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NWCA National Wrestling Duals: How to make them matter

Could a reformed team tournament provide the sport of college wrestling with another marquee event?

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For those of you who missed it, earlier this week Ohio State's head coach Tom Ryan and former 2x national champ Tommy Rowlands engaged in a Twitter "war" with Penn State wrestling's Cael Sanderson over proposed changes to the NCAA wrestling tournament and the NWCA National Duals. Ryan's plan is to make the National Duals more meaningful by awarding NCAA tournament points to teams based on how they finish at the National Duals. Sanderson disagrees, vehemently, and at times disrespectfully.

So who's right? Well, that's up for debate. So, to help flesh out the argument I'm going to take up the banner for Coach Ryan and his pitch for positive change. I'm sure that Coach Ryan feels much safer with the power of my keyboard firmly behind him. Arguing Sanderson's point-of-view will be BScaff of Penn State blog Black Shoe Diaries.

The last year or so has taught the sport of wrestling a lot. In what was a low point in the history of the sport, it was unceremoniously dumped from the Olympic Games. Fortunately, the wrestling community came together and the sport was eventually reinstated, but not before significant changes were made. The Olympic wrestling community knew that to keep the sport viable and growing, the status quo had to go. Ryan feels the same way. The NCAA tournament is a fantastic event, but is it ever really going to be more than it is now? Maybe, but I doubt it. By making the National Duals a more significant event, you have the opportunity to give the sport a second high-profile end-of-season competition. More marquee events means more tickets sold, more television coverage, and thus more viewers and more money.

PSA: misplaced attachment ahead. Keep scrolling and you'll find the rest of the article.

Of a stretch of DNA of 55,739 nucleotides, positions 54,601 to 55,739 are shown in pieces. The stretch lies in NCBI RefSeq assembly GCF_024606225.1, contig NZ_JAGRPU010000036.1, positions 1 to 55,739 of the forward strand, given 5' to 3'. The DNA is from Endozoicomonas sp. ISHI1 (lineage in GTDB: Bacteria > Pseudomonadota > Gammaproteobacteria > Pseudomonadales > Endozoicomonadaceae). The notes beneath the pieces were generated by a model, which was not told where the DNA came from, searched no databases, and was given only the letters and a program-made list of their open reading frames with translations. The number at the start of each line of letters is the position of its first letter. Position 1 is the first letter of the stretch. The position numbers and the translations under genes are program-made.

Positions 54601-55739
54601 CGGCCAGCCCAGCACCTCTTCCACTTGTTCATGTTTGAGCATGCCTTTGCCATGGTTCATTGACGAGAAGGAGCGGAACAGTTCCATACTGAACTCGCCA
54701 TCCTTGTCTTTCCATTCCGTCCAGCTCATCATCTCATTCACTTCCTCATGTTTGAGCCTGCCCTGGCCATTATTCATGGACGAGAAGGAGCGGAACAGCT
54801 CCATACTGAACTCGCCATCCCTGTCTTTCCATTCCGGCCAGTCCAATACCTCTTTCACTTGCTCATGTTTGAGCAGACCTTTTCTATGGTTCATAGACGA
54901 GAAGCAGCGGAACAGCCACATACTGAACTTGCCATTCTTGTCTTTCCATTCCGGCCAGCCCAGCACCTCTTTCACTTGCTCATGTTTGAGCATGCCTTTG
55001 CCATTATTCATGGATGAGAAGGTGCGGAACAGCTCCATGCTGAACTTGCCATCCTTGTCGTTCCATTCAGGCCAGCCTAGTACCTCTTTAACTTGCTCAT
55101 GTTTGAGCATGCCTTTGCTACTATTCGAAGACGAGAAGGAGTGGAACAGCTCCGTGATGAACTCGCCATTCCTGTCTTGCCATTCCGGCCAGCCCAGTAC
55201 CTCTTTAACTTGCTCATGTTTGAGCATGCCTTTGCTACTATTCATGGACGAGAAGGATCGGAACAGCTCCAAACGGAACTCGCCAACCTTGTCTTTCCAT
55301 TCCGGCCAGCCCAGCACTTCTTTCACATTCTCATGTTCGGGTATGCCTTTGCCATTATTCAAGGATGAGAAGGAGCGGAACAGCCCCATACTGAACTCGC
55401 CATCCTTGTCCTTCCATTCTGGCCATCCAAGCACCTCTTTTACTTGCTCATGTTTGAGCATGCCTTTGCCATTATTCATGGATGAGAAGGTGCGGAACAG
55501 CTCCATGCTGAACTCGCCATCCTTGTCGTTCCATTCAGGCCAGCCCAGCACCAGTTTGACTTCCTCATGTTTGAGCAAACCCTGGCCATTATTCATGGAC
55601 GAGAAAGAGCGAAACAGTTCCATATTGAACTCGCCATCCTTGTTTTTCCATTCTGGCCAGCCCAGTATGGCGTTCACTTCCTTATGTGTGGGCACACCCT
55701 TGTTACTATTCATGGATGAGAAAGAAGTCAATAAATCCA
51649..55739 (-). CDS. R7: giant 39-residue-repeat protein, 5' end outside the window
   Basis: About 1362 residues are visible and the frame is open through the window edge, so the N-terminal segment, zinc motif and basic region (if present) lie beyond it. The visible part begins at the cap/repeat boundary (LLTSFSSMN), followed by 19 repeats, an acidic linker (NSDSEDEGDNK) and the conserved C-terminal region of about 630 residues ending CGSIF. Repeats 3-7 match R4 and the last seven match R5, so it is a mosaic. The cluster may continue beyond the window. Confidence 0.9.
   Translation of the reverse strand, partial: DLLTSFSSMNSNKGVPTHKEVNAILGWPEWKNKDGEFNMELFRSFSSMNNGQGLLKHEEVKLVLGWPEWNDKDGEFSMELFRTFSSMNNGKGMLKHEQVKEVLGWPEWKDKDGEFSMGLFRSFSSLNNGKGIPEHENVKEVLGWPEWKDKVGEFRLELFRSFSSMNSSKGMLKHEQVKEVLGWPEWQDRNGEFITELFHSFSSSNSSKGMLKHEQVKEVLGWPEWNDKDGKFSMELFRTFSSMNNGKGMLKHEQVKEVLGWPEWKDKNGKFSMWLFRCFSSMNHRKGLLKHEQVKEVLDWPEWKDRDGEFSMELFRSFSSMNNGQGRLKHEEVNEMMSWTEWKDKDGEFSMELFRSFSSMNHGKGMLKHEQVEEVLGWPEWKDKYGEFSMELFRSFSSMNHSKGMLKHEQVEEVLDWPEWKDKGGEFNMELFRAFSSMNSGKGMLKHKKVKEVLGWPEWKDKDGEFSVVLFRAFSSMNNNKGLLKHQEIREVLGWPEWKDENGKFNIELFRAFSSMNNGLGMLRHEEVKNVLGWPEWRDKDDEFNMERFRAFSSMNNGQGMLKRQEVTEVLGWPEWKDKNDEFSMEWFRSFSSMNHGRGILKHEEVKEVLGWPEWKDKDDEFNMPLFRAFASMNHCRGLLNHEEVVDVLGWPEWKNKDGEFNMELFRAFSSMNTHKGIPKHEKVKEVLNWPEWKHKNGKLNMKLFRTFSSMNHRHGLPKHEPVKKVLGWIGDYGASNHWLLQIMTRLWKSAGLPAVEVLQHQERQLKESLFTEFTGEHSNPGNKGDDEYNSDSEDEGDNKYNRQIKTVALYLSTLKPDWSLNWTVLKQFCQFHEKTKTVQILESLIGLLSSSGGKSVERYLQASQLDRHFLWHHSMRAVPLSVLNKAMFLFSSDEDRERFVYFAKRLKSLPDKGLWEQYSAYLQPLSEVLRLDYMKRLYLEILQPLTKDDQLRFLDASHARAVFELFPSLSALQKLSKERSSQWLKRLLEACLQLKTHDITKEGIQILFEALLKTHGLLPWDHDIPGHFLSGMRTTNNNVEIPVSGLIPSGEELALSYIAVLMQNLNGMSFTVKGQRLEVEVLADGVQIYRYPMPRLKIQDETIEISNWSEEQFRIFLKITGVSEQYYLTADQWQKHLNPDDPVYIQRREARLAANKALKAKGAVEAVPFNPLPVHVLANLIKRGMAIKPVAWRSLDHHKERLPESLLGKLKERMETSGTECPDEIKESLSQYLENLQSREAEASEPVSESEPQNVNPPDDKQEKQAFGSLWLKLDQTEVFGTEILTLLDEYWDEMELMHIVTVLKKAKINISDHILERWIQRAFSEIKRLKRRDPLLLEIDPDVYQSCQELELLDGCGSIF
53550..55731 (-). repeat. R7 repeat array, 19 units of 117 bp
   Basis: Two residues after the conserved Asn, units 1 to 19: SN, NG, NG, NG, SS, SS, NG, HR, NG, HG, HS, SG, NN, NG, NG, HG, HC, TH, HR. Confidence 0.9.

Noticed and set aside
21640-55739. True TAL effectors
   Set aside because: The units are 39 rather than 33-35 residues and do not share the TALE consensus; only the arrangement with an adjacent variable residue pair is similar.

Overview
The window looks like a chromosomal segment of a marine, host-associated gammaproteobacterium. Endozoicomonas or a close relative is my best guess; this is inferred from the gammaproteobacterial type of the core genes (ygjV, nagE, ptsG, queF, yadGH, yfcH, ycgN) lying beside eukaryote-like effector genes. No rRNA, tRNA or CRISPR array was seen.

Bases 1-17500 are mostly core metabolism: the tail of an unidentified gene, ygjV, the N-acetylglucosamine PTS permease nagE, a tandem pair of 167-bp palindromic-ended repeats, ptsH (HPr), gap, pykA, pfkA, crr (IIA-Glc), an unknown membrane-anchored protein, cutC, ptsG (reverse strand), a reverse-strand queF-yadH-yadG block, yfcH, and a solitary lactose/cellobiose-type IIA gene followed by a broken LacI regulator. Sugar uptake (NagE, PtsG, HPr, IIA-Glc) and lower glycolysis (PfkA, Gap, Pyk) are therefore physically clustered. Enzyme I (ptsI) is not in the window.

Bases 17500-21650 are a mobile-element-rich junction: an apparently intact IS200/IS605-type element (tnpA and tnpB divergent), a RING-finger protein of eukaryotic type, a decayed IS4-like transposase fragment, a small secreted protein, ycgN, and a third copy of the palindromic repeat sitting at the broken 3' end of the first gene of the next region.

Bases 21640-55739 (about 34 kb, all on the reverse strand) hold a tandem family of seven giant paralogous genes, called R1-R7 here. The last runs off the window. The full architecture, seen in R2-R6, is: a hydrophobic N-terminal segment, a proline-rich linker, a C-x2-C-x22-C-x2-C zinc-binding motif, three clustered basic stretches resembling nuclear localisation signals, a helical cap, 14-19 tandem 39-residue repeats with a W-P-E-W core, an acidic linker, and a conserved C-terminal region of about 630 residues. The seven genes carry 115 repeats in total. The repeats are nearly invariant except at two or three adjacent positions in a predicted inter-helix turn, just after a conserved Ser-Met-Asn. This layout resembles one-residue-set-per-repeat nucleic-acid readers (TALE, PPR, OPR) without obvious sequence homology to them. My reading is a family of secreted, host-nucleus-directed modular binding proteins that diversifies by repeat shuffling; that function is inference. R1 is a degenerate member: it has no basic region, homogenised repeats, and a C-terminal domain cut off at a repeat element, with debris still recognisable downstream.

Right now the National Duals aren't where they could be. That point absolutely has to be conceded. While 16,000 fans came out to see the event in Cedar Falls, IA, attendance at last year's final in Minnesota was a disappointment. However, the attendance level probably has more to do with the event's stakes and the teams that declined to participate than it does the structure of the event. Why should wrestling fans sell-out for a national tournament with no real national implications? Why should programs like Penn State travel to an event like this when they don't really have anything to gain? Adding a reward for competing, and winning, at the National Duals would not only force the top teams to participate, but it would give fans a reason to care more. If you follow the logic, more elite teams participating and greater interest from fans would then likely translate to more viewers, more tickets sold, and a larger platform for the sport.

Then there's the idea that a dual-meet tournament is much more TV (and online-streaming) friendly than an individual tournament. You're not forced to follow Twitter to find match announcements and then scramble to find the right "mat feed" on ESPN3 each time one of your team's wrestlers is up. For 90-120 minutes your entire team is on one mat competing. Also, dual meets don't require an all-day commitment. You tune in when your team is up and then tune out until they're on again.  Make your product easier to watch and more people will watch it.